The Supreme Court ruling largely upholding President Obama’s health care reform plan may offer businesses a measure of needed certainty – though it will be months, if not longer, before the new shape of the American health care system really becomes clear.
“We now know what the rules of the road are in terms of how health care reform should proceed,” says researcher Carter Price of the nonprofit RAND Corporation. Lawmakers could still infuse more uncertainty into the picture, of course – House Majority Leader Eric Cantor announced Thursday that the House would vote next month on repealing the law, and Mitt Romney promised to get rid of it if elected.
For now, though, the ruling sent hospital stocks surging but insurance stocks lower as analysts and investors tried to glean what the ruling will mean for those industries. Insurance companies may have been pressured – UnitedHealth Group rose 0.5 percent, but WellPoint (WLP) lost 5.2 percent, and Aetna (AET) slipped 1.1 percent – by worries about the costs of the rules and requirements they will now face. The rise of insurance exchanges brought about by the law will increase pressure on companies like UnitedHealth and WellPoint that have relatively large individual insurance businesses, analysts at Moody’s Investors Service wrote recently. But for managed care organizations, the court’s 5-4 decision was far from the worst-case scenario – some had warned that striking down the individual mandate while leaving the rest of the law intact would have led to a “death spiral” in the individual insurance market.
Instead, the court ruling means that those insurance companies will see an influx of an estimated 30 million new customers and will have to continue their transition to the new rules. In an overview of the health insurance industry released earlier this month, Morningstar analyst Matthew Coffina suggested that “the most favorable outcome for managed care organizations at this point would be for the entire law to be upheld“ – essentially what happened Thursday. “Moreover,” Goldman Sachs analyst Matthew Borsch wrote after the Court’s opinion was handed down, “this ruling implies less uncertainty than any other outcome, in our view, and avoids the 'mandate only' outcome we believe many investors saw as 'worst case.'” The court’s decision to allow the expansion of Medicaid coverage while preventing the federal government from fully pulling funding from states that reject the expansion should still be a positive for Medicaid insurers like Centene and Molina Healthcare, Borsch notes.
And what does Thursday’s ruling mean for employers? “Probably not much at all,” says Tonie Bitseff, an attorney in the Labor & Employment practice at law firm Nixon Peabody. The ruling will allow most provisions of the Affordable Care Act to go forward, meaning that health care providers and insurers, along with businesses and individuals, will need to prepare for a host of new rules and options. By 2014, businesses with more than 50 full-time employees will be required to provide insurance for their workers, or pay a penalty.Smaller companies will not face those penalties, though the National Federation of Independent Business – the small business advocacy group that was on the losing side of the Supreme Court’s decision – warned about other effects that the Patient Protection and Affordable Care Act (PPACA) could carry. “Under PPACA, small-business owners are going to face an onslaught of taxes and mandates, resulting in job loss and closed businesses,” Dan Danner, the president and CEO of the NFIB said in a statement after the ruling. “We will continue to fight for the repeal of PPACA in the halls of Congress; only with PPACA’s full repeal will Congress have the ability to go back to the drawing board to craft real reform that makes reducing costs a number one priority.”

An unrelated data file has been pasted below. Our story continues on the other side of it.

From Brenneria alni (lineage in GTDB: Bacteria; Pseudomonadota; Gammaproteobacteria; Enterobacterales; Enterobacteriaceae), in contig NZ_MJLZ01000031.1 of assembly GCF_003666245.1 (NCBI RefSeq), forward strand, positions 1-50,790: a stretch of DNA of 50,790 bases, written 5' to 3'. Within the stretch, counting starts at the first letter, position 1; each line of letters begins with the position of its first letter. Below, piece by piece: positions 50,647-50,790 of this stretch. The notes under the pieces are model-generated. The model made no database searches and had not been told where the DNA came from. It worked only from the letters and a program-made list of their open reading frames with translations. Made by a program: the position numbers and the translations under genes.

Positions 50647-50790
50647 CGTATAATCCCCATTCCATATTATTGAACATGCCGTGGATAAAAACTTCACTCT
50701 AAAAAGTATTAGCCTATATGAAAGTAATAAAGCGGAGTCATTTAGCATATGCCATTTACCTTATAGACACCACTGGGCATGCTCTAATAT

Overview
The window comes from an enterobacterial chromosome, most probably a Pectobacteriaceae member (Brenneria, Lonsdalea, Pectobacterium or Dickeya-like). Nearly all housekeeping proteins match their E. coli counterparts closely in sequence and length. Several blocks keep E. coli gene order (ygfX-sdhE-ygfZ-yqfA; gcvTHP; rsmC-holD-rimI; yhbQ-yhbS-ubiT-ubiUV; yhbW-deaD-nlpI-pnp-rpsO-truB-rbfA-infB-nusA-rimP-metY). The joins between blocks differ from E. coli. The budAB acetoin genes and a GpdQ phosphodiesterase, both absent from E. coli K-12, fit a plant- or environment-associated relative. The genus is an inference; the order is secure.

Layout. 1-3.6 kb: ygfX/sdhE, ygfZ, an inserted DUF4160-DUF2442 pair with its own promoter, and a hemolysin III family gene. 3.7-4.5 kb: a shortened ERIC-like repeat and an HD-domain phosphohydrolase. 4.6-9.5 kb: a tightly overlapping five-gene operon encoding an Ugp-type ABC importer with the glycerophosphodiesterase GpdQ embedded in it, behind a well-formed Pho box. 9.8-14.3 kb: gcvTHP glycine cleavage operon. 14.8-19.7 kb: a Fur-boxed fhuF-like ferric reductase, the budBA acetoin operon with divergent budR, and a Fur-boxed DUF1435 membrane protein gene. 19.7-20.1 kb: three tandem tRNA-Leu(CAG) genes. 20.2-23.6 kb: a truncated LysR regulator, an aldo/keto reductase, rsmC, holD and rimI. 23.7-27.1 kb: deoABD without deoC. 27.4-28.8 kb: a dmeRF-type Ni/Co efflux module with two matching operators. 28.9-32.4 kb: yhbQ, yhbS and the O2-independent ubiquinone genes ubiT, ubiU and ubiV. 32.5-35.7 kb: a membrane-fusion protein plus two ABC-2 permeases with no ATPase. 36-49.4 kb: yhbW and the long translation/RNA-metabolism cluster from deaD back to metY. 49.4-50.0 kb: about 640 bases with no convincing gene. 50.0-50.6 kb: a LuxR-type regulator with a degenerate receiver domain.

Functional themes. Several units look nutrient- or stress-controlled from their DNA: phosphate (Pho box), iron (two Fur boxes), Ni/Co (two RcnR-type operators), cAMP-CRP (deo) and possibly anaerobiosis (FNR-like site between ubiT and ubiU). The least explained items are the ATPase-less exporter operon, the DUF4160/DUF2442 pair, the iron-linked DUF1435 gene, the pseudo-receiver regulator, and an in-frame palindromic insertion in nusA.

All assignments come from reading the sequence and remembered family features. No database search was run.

The insurance exchanges could also affect the way some businesses look at their existing employer-sponsored plans. “Businesses should now consider that their employees will have this option of the individual exchange, where they can potentially get subsidies depending on their employees’ income,” says Price of RAND. “That may induce some firms to decide to stop offering health insurance because their employees will now have a subsidized offer on these exchanges.”
In the wake of the ruling, though, businesses that had taken what Bitseff calls the “ostrich compliance strategy” – burying their heads in the sand and waiting to see if the law would be overturned – will have to acknowledge that a major obstacle to the reform has been removed. And they will need to start planning for 2014 and beyond – while still keeping an eye on Washington. “The Supreme Court action here is not the final word,” says Bitseff, “because, of course, Congress always has the option to repeal the legislation.”
Or if Congress fails, a Romney win in November still “could change everything,” the Moody’s analysts wrote. “While it is unlikely that there would be enough votes in Congress to bring about a full repeal of the law, a Republican president could delay and dilute many of its provisions.” So while the Supreme Court has brought a bit of clarity to health care reform, that could all still change soon.